This month marks five years since the eruption of the Arab uprising. The region’s wars, failed transitions, resurgent authoritarianism, and spiraling sectarianism and Islamist extremism make for a grim anniversary. To take stock of what went wrong and what might still go differently, POMEPS asked more than a dozen scholars to reflect on the experience of the last five years in a single country or a thematic issue. What has changed since the uprisings began half a decade ago? What has remained the same, or returned to pre-uprising forms? What do these developments mean for the political science of the Middle East?
Over the next several weeks we will be publishing the contributions to this virtual symposium on The Monkey Cage. Read:
Steven Brooke, Did the Arab uprising destroy the Muslim Brotherhood?
Ellen Lust, Jakob Mathias Wichmann and Gamal Soltan, Why fear explains the failure of Egypt’s revolution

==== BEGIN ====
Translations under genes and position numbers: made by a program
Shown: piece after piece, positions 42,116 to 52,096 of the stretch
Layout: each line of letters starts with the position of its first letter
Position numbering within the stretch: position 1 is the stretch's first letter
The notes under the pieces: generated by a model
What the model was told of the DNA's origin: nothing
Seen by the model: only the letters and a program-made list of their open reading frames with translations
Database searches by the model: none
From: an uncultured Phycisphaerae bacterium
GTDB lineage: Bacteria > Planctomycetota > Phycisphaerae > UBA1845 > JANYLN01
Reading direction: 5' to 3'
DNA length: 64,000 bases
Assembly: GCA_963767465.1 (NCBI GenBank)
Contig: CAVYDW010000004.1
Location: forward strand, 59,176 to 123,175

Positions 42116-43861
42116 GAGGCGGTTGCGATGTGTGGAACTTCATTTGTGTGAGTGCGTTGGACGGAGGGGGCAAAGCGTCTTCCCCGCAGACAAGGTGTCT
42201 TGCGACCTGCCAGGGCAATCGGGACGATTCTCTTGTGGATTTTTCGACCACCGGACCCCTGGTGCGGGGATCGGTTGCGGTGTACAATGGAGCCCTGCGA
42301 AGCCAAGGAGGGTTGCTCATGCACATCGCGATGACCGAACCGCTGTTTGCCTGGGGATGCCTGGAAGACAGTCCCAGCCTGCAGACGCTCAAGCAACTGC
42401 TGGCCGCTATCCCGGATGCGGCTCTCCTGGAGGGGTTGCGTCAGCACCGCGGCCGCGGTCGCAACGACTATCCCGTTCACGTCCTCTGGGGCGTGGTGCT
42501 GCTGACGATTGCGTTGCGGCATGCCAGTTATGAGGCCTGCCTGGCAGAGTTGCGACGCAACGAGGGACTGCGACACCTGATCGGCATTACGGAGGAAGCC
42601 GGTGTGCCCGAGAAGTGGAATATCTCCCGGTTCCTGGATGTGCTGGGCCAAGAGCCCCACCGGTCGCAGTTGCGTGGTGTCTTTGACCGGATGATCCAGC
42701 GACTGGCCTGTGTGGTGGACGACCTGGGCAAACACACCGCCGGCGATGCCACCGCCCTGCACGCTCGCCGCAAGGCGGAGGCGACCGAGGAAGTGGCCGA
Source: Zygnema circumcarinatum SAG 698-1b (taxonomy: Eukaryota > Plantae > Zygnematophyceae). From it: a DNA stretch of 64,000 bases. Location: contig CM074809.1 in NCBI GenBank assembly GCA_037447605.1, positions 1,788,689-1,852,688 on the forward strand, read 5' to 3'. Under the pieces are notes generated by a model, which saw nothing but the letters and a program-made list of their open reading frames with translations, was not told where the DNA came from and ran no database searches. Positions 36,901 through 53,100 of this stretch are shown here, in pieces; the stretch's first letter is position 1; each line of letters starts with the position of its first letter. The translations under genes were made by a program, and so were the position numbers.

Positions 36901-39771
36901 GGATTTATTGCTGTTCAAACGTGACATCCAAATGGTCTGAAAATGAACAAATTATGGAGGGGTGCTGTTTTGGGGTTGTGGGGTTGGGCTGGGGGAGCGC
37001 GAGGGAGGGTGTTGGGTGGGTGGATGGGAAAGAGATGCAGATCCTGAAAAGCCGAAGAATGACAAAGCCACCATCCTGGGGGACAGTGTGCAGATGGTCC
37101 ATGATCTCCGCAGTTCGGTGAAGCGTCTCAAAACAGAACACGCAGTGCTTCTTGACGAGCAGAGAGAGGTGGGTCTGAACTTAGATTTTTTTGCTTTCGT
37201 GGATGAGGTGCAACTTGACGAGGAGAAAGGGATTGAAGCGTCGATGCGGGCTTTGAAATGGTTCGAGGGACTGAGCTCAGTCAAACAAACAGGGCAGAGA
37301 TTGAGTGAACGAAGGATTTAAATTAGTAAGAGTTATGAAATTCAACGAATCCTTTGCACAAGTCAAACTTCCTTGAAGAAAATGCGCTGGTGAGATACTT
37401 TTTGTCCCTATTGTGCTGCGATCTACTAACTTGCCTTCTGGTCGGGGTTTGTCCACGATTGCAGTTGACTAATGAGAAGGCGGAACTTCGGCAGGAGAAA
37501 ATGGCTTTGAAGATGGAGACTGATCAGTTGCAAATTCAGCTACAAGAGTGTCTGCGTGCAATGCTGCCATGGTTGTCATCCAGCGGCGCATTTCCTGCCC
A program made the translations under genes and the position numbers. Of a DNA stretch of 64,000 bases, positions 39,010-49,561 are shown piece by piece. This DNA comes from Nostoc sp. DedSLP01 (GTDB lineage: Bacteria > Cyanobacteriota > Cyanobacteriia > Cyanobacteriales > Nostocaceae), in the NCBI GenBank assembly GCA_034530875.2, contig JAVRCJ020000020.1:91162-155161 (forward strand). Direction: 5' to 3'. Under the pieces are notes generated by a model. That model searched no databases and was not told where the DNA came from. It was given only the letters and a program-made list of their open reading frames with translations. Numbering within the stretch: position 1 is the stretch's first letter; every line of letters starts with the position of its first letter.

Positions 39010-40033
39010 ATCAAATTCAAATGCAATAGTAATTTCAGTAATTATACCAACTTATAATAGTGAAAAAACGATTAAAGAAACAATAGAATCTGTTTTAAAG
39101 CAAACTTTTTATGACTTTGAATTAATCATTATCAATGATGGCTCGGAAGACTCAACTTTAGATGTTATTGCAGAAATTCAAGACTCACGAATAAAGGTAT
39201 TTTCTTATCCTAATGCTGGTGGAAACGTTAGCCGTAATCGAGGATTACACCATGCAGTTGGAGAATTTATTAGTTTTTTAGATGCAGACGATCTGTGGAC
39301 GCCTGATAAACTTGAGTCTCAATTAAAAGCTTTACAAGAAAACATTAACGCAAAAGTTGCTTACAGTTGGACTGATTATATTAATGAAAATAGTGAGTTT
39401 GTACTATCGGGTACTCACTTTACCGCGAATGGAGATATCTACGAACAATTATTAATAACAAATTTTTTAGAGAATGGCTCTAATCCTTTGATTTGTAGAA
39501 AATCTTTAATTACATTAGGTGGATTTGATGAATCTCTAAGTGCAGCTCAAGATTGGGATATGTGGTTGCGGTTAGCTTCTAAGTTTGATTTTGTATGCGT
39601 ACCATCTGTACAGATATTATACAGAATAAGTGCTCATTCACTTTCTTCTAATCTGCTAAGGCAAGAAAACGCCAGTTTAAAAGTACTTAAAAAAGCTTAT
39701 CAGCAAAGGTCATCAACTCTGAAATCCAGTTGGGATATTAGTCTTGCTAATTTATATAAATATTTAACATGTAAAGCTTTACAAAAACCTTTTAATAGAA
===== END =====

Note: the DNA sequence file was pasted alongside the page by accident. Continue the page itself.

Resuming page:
John P. Entelis, What does an amended constitution really change for Algeria?
Monica Marks, What did Tunisia’s Nobel laureates actually achieve?
Mark Beissinger, Amaney Jamal and Kevin Mazur, What the Arab uprising protestors really wanted
Ellis Goldberg, What was the Egyptian military thinking after the revolution?
Michael Wahid Hanna, Contrary to popular opinion, Egypt’s transition wasn’t always doomed to fail
Nathan J. Brown and Daniel Nerenberg, Are we seeing Palestine’s spring at long last?
Frederic Wehrey, Why Libya’s Transition to Democracy Failed
Stacey Philbrick Yadav, Why the managed transition after Yemen’s uprising led to war
Adria Lawrence, The mixed record of Morocco’s February 20 protest movement.
Steven Heydemann, Why the United States hasn’t intervened in Syria
Jean Lachapelle, Why did Egyptian security see Giulio Regeni as a threat?
Michaelle Browers, Rethinking Moderation, Attending to the Liminal
Ian M. Hartshorn, Tunisia’s labor union won the Nobel Peace Prize. But can it do its job?
Merouan Mekouar, How cronyism and lack of accountability are holding Morocco back
Wendy Pearlman, The surprising ways fear has shaped Syria’s war
Marc Lynch, The Arab uprisings as international relations